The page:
Teachers giving back: Spokane educators launch 'spirit competition' to raise money for SNAP


The coronavirus has cost millions of people their jobs, closed schools and threatened to cut teacher pay in some parts of the country.

That's all made a group of educators at Lewis and Clark High School in Spokane feel fortunate that they've kept their jobs.

"I"m teaching full time. I've been teaching for a long time, I have a job right now that pays comfortably," says Mark Robbins, an English teacher at LC who has a side gig as the guy in those Northern Quest commercials. "I'm just in a position where I want to do something for other people."

Robbins reached out to another English teacher at LC, Jennifer Showalter and library clerk Andrea Bass, trying to figure out a way to help people in need. Their idea? Challenging other area schools to see which can raise the most money for people impacted by the economic crisis.


Called the "Keep the Lights On" spirit competition, community members can donate in the name of more than a dozen local high schools, with the end goal of raising $50,000 for Spokane Neighborhood Action Partners (SNAP). SNAP will use the donations to help families who can't pay their energy bills.

"My husband still works full time, I've been getting full pay for the work I've been doing every day," Showalter says in a video explaining the campaign. "We realized there are many more people who need that stimulus check."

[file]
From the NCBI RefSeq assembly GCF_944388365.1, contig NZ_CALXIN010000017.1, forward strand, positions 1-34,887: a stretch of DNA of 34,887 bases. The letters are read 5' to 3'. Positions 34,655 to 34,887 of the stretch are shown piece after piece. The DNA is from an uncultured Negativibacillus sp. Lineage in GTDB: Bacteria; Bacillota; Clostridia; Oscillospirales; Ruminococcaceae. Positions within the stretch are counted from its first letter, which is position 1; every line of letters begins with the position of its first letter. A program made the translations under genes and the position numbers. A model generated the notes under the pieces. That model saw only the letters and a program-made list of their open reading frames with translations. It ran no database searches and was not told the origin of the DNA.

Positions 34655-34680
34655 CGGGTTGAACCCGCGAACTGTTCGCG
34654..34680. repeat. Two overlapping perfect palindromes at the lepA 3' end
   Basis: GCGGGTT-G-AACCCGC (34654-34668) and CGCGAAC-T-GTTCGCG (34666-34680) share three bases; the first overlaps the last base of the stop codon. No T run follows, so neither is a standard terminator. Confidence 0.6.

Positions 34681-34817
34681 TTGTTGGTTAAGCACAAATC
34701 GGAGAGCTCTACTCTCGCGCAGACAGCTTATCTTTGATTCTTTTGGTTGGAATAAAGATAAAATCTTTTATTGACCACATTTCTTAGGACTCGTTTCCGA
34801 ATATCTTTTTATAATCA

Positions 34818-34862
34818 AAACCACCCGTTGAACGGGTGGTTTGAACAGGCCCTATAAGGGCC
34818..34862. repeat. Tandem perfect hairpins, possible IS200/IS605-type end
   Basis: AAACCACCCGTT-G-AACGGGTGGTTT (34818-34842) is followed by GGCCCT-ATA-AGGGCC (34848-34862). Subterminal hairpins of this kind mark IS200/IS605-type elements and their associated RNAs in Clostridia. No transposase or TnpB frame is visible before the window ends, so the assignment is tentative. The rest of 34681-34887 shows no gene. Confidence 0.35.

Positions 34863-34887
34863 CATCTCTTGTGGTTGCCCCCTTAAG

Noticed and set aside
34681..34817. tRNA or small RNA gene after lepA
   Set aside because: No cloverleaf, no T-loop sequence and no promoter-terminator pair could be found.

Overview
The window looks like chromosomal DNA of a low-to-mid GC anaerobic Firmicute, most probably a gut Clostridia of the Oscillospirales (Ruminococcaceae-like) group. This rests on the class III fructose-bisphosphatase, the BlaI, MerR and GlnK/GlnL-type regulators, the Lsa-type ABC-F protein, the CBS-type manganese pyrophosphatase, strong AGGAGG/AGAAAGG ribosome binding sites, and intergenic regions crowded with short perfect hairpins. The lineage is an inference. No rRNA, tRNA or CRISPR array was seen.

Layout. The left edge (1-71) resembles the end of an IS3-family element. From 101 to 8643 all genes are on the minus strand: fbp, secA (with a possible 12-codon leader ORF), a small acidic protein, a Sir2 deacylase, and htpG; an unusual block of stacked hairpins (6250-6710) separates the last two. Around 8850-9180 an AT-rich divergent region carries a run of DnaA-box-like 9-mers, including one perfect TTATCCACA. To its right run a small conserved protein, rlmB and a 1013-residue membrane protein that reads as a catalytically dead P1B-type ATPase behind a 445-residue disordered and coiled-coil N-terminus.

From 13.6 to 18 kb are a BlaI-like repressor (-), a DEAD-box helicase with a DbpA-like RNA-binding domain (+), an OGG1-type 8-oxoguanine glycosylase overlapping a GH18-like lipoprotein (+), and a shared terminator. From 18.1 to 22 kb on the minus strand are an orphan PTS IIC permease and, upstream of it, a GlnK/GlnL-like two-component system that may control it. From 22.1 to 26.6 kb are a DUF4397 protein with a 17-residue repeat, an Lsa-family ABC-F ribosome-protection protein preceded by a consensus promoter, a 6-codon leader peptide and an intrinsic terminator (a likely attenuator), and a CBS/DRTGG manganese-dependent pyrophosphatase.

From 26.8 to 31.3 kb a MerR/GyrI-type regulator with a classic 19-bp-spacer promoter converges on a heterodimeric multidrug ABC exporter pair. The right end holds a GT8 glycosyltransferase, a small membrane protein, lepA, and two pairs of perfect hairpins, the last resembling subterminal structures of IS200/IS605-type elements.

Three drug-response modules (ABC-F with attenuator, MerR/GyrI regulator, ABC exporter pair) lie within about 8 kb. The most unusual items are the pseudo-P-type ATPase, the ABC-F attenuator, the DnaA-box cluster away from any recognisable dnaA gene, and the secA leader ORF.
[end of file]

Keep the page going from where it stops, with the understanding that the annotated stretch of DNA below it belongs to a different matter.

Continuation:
Anyone can donate by texting LIGHTSON to 71777, and they'll be allowed to donate under their high school's name. Knowing how enthusiastic some school staffers are about school spirit, Robbins hopes the competition part of it will drive more donations. The winning school may get some sort of prize, or at least the pride of winning.

"It's in the tradition of, 'We've got spirit, yes we do, we've got spirit how about you?'" Robbins says.

SNAP has seen twice the number of clients needing help paying their energy bill in recent weeks, says spokesperson Nicole Bishop. SNAP's energy assistance program helps pay those bills for clients facing a shutoff notice.


Bishop says SNAP greatly appreciates the fundraising campaign by educators. She sees generous community fundraisers regularly, but "this one really got to me."

"It's teachers working really hard to change their lesson plans on a dime, and yet they still see themselves in a place of privilege and want to give," Bishop says.

If other schools want to get involved, they can email spokanekeepthelightson@gmail.com. The campaign has a Facebook page too.

"We live in a community that's always been supportive of teachers," Robbins says. "We thought it was the responsible thing to work to give back."

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About The Author

Wilson Criscione

Wilson Criscione, born and raised in Spokane, is an Inlander staff writer covering education and social services in the Inland Northwest.